Employers in Goulburn’s meat processing, hospitality, aged care, supermarkets and health sectors recruit from a stream of migrants desperate for work, permanent residency and citizenship.
But strict travel restrictions abroad and at home to contain the spread of COVID-19 have stopped migrants arriving or leaving the country.
Southern Meats human resources manager Kenny Conroy says the disruptions mean a fight for workers.
“It’s an industry-wide issue relying on foreign labour,” he says. “It’s thrown a spanner in the works, especially since the drought has broken.”
Migrants are cycled through Goulburn, and other regional places around Australia, while qualifying for their permanent status. New arrivals often work long hours under extreme conditions.
Australia does not recognise many of their qualifications, and is unhelpful with their paperwork, yet relies on them to staff service stations, clean toilets and bath and feed the elderly, among many low-paying tasks.
Some migrants in Goulburn could not return to their countries when respective borders closed. At the same time, businesses employing them ceased trading, and while most local employers look after their staff, it was left to churches and charities to feed some of these migrants.
According to the 2016 Census, few migrants have settled permanently in Goulburn in recent years. They move to bigger cities to be closer to relatives and more work opportunities. In a nation with an appalling attitude towards humanity – yet reliant on migration for economic growth – it’s hard to justify inflicting such unnecessary hardship on new arrivals.
The few migrants who remain in Goulburn enrich our community. Prominent among them is Heni Hardy, an optimistic, energetic woman who left a high-profile business career in Denpasar, Bali, where she taught the Latin-inspired cardio-dance Zumba, which she resumed in Australia, first in Canberra and then in Goulburn after arriving in 2012.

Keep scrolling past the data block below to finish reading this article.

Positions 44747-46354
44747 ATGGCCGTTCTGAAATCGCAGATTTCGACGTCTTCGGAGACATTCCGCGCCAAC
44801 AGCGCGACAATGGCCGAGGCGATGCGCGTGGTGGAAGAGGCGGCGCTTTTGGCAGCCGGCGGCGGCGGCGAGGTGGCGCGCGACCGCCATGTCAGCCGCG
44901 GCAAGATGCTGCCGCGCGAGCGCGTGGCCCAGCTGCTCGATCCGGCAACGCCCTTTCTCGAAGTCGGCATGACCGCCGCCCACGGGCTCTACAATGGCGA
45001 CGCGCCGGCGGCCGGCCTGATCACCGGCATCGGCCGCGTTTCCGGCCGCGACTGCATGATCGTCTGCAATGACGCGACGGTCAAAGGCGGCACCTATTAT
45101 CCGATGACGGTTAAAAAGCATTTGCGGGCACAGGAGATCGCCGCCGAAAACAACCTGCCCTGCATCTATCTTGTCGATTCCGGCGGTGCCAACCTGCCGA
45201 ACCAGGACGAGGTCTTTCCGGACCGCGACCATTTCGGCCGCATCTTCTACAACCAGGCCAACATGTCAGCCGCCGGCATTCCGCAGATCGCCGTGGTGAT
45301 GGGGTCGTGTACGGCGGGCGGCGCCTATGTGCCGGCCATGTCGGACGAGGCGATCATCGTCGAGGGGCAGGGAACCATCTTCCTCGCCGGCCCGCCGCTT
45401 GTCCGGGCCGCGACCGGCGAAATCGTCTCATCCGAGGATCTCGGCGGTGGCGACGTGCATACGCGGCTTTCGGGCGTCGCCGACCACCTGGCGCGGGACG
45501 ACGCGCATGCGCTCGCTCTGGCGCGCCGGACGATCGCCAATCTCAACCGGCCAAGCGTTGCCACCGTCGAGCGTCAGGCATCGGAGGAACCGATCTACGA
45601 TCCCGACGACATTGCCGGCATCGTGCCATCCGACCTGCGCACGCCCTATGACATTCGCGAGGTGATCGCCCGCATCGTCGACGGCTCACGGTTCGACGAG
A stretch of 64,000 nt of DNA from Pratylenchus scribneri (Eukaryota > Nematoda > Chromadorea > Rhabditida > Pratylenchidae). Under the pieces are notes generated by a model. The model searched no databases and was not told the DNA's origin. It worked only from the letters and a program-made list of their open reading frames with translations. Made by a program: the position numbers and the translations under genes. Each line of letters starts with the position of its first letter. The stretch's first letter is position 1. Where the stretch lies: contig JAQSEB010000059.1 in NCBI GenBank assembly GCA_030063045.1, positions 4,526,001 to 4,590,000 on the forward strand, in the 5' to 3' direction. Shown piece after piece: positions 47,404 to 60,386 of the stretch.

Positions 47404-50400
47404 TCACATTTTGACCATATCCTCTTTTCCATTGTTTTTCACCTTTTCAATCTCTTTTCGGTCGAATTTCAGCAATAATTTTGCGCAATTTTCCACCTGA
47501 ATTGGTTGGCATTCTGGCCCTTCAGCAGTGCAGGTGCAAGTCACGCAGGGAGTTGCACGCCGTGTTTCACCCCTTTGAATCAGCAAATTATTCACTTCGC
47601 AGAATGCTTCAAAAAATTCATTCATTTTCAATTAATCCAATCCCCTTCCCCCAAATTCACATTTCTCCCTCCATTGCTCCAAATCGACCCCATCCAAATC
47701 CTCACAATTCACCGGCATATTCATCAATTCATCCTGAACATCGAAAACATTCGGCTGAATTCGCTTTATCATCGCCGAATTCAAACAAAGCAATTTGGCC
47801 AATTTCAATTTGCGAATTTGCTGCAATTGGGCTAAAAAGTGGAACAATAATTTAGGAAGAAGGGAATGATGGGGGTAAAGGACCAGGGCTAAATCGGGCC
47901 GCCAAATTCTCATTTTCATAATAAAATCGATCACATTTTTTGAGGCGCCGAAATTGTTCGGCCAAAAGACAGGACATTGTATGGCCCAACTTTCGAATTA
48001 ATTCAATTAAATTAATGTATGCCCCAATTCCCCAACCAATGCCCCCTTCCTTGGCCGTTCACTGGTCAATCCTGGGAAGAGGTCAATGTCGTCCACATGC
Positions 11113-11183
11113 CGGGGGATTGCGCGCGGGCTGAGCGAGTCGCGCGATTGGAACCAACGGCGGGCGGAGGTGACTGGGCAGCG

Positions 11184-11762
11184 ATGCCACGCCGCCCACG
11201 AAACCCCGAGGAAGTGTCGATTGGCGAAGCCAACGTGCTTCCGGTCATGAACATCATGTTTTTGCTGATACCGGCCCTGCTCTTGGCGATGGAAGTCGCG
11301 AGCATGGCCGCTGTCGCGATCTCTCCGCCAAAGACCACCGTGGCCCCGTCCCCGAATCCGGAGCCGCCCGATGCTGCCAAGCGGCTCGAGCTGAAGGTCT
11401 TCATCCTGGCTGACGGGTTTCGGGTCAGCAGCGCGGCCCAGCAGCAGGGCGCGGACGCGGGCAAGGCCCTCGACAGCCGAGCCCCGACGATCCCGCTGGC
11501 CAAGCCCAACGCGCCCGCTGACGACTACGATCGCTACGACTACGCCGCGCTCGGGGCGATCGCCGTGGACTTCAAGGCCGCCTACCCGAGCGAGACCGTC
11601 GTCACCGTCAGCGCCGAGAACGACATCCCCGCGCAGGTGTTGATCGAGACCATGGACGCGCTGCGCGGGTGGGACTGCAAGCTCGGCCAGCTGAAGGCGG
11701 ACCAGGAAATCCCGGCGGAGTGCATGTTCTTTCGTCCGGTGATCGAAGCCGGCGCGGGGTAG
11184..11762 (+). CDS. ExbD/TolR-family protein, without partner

With limited English, Heni volunteered at the Goulburn Multicultural Centre (GMC) and became its manager two years later.
“GMC is like a home away from home for many people who would otherwise be very lonely,” she says.
Asians, Africans, Pacific Islanders, Iranians and Europeans find companionship at GMC, while relying on Facebook Messenger video and WhatsApp to keep in touch with loved ones. Africans in locked-down Melbourne cannot visit their relatives in Goulburn, and more than ever, the multicultural centre is helping ease their feelings of isolation.
About 20 volunteers help with teaching cooking, sewing, driving, how to complete a driver’s licence test, and English conversation. Volunteers include retired school teacher Lois Mor, who, for six years, has taught English conversation, sewing, food, nutrition and understanding labelling in supermarkets.
Lois also visits homes for one-on-one teaching.
Raised on a family farm in Queensland, where her father grew sugar cane and tomatoes, she met many new Australians who worked temporarily on the farm.
“I think my father’s values have stayed with me all this time,” she says.
This year, when COVID-19 arrived, Lois switched her sewing classes to make stylish masks with her migrants to match their wardrobes.
“During the years, I think I have sold four sewing machines,” she says. “Some have gone away and started their own sewing business.”
Arriving from Java, Indonesia, Yenny Bent has been volunteering at GMC since 2018, providing information after exercise classes and at stalls and festivals and for foreign students. Now a permanent resident, she, like Heni, is a Rotarian.
Yenny learnt English when she was in kindergarten, a complementary skill to her Indonesian bahasa.
She says everyone at GMC relies on Heni’s knowledge.
“She is fantastic,” she says. “When people come looking for help, she knows what to do and who to contact. She has many years of experience.”
GMC’s work is crucial. Staff and volunteers are apolitical and are a beacon of hope for people in a new country who are undergoing the challenge of their lives.